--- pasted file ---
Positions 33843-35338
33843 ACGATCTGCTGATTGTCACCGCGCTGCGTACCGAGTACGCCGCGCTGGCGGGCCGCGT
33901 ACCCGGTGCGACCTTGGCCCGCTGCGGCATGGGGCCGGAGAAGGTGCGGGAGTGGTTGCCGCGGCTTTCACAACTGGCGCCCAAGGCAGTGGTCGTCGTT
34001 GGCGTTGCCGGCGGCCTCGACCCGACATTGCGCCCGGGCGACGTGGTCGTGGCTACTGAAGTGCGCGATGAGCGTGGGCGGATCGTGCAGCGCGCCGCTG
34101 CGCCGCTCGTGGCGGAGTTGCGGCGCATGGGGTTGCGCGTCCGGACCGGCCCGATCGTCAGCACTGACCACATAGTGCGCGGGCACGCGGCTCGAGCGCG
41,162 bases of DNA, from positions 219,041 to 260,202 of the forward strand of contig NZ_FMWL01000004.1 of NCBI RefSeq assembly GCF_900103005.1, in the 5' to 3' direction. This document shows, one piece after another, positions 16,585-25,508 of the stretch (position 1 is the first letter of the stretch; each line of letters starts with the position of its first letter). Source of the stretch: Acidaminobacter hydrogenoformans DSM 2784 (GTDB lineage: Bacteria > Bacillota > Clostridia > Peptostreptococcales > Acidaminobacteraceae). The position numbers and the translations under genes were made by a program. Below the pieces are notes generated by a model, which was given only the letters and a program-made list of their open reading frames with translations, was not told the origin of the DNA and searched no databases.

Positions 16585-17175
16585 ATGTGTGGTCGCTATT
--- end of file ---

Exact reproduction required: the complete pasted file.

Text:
Positions 33843-35338
33843 ACGATCTGCTGATTGTCACCGCGCTGCGTACCGAGTACGCCGCGCTGGCGGGCCGCGT
33901 ACCCGGTGCGACCTTGGCCCGCTGCGGCATGGGGCCGGAGAAGGTGCGGGAGTGGTTGCCGCGGCTTTCACAACTGGCGCCCAAGGCAGTGGTCGTCGTT
34001 GGCGTTGCCGGCGGCCTCGACCCGACATTGCGCCCGGGCGACGTGGTCGTGGCTACTGAAGTGCGCGATGAGCGTGGGCGGATCGTGCAGCGCGCCGCTG
34101 CGCCGCTCGTGGCGGAGTTGCGGCGCATGGGGTTGCGCGTCCGGACCGGCCCGATCGTCAGCACTGACCACATAGTGCGCGGGCACGCGGCTCGAGCGCG
41,162 bases of DNA, from positions 219,041 to 260,202 of the forward strand of contig NZ_FMWL01000004.1 of NCBI RefSeq assembly GCF_900103005.1, in the 5' to 3' direction. This document shows, one piece after another, positions 16,585-25,508 of the stretch (position 1 is the first letter of the stretch; each line of letters starts with the position of its first letter). Source of the stretch: Acidaminobacter hydrogenoformans DSM 2784 (GTDB lineage: Bacteria > Bacillota > Clostridia > Peptostreptococcales > Acidaminobacteraceae). The position numbers and the translations under genes were made by a program. Below the pieces are notes generated by a model, which was given only the letters and a program-made list of their open reading frames with translations, was not told the origin of the DNA and searched no databases.

Positions 16585-17175
16585 ATGTGTGGTCGCTATT